For me it is so encouraging that Evangelicals are stepping up in new ways to address some of the major global crisis, such as poverty and the AIDS pandemic. This new level of engagement is not going unnoticed both within the broader church community and the media.

Recently, New York Times columnist wrote the following as a part of his editorial:

"And when I look at the Evangelical community, I see a community in the midst of a transformation—branching out beyond the traditional issues of abortion and gay marriage, and getting more involved in programs to help the needy. I see Rick Warren, who through his new Peace initiative is sending thousands of people to Rwanda and other African nations to fight poverty and disease. I see Chuck Colson deeply involved in Sudan. I see Richard Cizik of the National Association of Evangelicals drawing up a service agenda that goes way beyond the normal turf of Christian conservatives."

While it is a good sign that Evangelicals in the USA are engaging the Church and its government policy makers in new ways, we in Canada must continue to do the same.

With this goal in mind, Micah Challenge Canada recently sent an open letter to the Prime Minister and the leaders of all the other parties. In part this letter read,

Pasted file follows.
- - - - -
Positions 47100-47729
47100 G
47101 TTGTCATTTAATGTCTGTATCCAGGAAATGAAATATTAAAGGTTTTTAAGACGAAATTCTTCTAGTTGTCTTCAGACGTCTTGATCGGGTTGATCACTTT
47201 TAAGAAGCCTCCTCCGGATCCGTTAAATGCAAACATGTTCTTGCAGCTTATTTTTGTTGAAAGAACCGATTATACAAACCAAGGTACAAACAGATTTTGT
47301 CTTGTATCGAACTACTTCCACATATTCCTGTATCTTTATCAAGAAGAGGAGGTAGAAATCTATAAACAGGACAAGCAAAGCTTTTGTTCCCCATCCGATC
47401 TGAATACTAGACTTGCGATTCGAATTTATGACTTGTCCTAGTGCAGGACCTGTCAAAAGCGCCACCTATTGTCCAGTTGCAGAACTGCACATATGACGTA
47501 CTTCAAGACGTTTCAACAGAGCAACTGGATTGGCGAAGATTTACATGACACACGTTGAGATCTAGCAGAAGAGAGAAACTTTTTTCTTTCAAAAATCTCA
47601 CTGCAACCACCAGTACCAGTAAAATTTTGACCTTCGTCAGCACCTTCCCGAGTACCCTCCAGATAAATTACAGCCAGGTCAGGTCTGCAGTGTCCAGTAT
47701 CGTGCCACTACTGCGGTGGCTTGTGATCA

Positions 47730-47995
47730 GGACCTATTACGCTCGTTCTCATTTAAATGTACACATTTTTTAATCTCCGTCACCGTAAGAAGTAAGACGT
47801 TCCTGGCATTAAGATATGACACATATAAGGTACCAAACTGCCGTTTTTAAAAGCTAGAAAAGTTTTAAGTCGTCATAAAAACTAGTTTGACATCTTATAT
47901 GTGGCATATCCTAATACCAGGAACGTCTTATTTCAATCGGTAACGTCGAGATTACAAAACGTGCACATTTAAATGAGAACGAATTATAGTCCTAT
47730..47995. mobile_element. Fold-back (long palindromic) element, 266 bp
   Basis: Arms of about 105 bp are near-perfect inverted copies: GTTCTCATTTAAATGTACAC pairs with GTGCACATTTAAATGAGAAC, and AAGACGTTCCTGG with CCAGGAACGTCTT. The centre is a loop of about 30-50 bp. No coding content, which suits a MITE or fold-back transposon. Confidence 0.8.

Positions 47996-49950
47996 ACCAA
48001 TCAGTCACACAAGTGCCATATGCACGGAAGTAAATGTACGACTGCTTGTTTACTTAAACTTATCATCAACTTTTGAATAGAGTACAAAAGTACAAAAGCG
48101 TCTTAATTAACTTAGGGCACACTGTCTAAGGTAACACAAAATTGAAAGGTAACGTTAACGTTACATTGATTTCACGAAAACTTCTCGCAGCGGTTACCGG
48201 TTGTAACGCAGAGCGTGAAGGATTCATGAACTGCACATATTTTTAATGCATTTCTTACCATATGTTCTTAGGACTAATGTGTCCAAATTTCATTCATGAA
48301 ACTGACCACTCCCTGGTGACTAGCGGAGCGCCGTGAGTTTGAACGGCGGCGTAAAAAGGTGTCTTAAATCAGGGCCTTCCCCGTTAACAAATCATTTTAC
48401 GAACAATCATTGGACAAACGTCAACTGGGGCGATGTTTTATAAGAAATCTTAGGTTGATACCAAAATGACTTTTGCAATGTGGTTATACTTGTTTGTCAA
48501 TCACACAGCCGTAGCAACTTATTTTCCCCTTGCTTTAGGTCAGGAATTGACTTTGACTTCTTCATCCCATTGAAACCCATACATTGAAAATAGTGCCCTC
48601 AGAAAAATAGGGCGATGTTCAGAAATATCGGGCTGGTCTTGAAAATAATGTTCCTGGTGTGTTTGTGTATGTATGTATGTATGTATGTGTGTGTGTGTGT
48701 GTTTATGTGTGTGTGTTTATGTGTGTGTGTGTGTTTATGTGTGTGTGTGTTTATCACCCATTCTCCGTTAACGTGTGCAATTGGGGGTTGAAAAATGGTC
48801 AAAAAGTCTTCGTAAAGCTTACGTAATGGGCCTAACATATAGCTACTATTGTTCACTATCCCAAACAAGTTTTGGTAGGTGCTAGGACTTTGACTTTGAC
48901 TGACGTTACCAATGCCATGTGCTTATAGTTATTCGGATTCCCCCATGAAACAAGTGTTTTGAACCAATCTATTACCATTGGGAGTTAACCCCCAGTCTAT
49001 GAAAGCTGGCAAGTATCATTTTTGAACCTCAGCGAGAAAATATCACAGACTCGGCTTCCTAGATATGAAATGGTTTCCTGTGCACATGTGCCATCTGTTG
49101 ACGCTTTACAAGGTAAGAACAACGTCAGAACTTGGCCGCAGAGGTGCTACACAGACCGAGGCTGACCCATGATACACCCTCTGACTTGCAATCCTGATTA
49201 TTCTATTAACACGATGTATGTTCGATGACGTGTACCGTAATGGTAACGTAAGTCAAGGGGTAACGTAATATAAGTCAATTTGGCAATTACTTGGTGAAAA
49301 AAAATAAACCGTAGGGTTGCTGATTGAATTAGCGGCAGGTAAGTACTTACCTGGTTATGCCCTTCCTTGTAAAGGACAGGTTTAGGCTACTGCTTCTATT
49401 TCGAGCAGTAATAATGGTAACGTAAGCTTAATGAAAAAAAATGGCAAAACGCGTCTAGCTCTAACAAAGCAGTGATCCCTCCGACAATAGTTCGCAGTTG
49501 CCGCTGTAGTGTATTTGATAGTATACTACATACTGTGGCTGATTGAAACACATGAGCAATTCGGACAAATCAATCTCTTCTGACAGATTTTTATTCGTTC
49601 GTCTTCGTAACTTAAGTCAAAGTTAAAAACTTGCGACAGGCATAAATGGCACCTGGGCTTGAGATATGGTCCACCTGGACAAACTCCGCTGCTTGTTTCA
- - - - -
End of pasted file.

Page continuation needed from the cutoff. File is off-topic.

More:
"Micah Challenge Canadacalls on the government to take substantial action in three areas, including the delivery of more and better aid, making poverty reduction the exclusive goal of Canadian aid, working for trade rules that benefit the poor, and debt cancellation. Debt cancellation is of strategic importance as momentum gathers in the lead-up to this July's G-8 meetings. According to Micah Challenge Canada, Canada is a natural leader for this issue, having cancelled substantial amounts of debt owed to it. The association calls on the government to raise the bar on this issue, cancelling 100 percent of the debts owed to Canada by the poorest countries, and insisting that multilateral institutions do the same."

In its open letter, Micah Challenge Canada highlights Canada's faltering track record as a compassionate global neighbour, noting that the country's "aid budget was reduced by almost one-half in the decade of the 1990s and … even now the projected rate of increase will not bring us to the oft-stated goal of .7 percent of our GNI by 2015. A number of donor countries have reached that goal and others have made genuine commitments to do so by 2015. Canada can, and must, do no less."

As Canadian Christians, I am convinced that we must stand up for those impacted by global poverty. We must continue to deepen at all levels our commitment to serve the poor. It is an integral part of our calling as Christ followers. It is an integral part of the Gospel http://www.micahnetwork.org/eng/index.php/home/integral_mission.

Geoff Tunnicliffe is the international coordinator for the World Evangelical Alliance, and director of global initiatives with the Evangelical Fellowship of Canada.